Let me start by saying that the document you refer to compares AM with narrow-band FM and I would expect pretty similar results. Narrow-band FM is not used by music broadcast stations just in case you were wondering and my previous mentions of FM in other questions were based around conventional broadcast type FM.
Why is it narrow band -
Conventional broadcast modulators have a frequency deviation of 75kHz and generally limit the audio baseband to 15kHz. In other words the ratio of deviation to baseband width for broadcast is 5:1 whereas the document you are referring to has a ratio of 0.25 - that's a whopping difference of 20:1 and so you need to compare apples with apples.
I also note that in the linked document there is a discrepency in the amplitudes of the AM and FM signals. See below: -
Now this doesn't seem reasonable but it may be explained by someone!! With a mind to examining the total power in the AM and n-b FM cases, it seems to me that the AM signal with its double sidebands has much more power than the FM signal.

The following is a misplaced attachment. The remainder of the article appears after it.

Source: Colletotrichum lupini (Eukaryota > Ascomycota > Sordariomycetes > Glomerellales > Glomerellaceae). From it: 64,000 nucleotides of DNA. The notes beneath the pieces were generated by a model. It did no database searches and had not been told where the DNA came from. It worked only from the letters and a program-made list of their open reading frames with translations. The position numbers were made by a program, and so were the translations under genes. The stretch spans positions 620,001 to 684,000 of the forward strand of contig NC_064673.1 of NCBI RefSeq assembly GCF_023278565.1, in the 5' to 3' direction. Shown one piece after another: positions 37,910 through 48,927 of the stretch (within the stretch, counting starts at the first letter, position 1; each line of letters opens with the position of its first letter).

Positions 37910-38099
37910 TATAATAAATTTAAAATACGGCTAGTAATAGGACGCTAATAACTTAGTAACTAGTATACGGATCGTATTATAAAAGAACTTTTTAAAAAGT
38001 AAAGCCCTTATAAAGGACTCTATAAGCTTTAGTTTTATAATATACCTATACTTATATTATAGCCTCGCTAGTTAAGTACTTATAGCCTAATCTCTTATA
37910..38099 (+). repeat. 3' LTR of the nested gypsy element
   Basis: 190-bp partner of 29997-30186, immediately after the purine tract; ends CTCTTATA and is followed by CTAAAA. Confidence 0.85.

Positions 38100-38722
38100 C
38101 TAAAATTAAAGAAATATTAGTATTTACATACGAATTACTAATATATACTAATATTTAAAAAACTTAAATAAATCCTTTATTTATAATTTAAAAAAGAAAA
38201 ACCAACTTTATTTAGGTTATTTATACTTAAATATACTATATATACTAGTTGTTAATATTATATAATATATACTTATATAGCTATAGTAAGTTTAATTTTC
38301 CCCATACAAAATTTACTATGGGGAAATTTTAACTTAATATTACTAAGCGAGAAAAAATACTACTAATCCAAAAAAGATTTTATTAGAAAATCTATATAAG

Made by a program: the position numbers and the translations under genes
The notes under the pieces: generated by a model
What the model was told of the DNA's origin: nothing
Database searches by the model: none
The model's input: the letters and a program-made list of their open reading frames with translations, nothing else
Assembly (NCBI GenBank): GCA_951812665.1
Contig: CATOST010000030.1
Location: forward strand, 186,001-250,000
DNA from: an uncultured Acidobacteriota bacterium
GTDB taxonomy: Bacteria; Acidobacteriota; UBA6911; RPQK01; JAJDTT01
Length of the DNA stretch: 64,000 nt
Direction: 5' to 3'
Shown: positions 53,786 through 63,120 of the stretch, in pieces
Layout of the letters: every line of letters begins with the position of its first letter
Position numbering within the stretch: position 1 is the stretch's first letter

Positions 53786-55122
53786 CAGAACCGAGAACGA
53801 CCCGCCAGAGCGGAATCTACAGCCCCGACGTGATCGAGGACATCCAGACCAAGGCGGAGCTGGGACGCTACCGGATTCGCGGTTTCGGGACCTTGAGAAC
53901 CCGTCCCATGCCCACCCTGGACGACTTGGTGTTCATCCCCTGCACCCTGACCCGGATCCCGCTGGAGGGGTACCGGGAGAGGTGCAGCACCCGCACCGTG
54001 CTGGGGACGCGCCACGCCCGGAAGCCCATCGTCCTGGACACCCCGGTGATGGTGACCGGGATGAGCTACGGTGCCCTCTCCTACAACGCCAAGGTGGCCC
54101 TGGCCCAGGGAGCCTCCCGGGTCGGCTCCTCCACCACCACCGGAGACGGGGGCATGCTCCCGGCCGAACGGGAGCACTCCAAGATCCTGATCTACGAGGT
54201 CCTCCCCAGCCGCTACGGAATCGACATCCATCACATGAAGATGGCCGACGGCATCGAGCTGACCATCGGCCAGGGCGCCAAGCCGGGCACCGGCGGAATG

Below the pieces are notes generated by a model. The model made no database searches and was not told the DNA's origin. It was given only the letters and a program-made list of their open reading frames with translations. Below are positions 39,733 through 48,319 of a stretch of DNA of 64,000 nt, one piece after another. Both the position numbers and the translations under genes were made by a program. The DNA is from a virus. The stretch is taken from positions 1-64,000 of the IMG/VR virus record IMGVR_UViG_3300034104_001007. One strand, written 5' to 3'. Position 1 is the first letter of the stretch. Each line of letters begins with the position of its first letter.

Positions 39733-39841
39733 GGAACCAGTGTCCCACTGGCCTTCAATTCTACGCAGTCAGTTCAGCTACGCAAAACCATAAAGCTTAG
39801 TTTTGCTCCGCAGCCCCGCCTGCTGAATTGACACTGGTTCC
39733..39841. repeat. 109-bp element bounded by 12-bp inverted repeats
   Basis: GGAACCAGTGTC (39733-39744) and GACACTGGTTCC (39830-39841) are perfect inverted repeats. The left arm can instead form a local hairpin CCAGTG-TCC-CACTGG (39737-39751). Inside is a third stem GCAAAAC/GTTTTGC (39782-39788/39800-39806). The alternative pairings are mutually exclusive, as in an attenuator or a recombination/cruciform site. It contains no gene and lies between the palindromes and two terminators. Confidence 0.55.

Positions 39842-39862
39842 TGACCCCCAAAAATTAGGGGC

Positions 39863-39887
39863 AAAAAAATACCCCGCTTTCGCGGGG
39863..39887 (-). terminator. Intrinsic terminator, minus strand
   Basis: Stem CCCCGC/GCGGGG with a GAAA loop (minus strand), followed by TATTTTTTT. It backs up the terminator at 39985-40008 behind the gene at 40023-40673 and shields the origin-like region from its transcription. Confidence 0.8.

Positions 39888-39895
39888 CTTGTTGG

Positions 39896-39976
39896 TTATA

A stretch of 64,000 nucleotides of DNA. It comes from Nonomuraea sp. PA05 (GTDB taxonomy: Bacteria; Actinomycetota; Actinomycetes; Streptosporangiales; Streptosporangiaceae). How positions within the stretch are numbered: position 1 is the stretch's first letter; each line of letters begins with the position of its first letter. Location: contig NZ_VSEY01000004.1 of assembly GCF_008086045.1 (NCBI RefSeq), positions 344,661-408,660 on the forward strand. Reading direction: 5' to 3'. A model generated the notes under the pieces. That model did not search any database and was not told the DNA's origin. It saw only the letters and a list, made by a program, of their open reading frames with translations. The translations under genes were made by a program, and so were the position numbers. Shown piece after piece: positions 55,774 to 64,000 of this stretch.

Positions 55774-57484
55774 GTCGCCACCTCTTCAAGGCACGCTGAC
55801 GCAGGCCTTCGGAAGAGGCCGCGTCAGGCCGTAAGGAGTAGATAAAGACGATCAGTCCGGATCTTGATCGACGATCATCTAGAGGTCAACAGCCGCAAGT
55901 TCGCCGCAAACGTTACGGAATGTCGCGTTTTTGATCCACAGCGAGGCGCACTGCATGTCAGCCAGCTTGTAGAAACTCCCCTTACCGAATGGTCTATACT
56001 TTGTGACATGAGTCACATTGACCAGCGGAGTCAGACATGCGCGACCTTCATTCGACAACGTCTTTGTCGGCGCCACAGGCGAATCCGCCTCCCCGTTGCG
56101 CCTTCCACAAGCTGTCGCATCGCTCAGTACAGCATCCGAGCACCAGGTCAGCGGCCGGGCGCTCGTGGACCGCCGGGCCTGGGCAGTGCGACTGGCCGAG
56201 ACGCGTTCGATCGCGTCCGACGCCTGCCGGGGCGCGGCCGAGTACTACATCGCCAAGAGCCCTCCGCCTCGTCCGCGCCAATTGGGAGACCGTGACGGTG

Hopefully someone might explain this discrepency in my thought process. I guess I'm looking at how much blue ink there are on both diagrams and there appears to be more blue (and hence power delivered to an antenna) in the AM case compared to the FM case.
In short I have doubts about this document with respect to what it is trying to demonstrate and its methods.
And now, to the OP's question (at long last)
Effective RF electromagnetic power profile is effectively the same for
baseband audio content modulated by AM or FM. Question, Is this right?
According to the linked document it is not. However, there is no doubt that it should be and for narrow band FM versus AM I would expect about the same resiliance to broadband noise. I would also point out that resiliance to broadband noise is of academic interest but is not, by any means the whole story in determining system A against system B.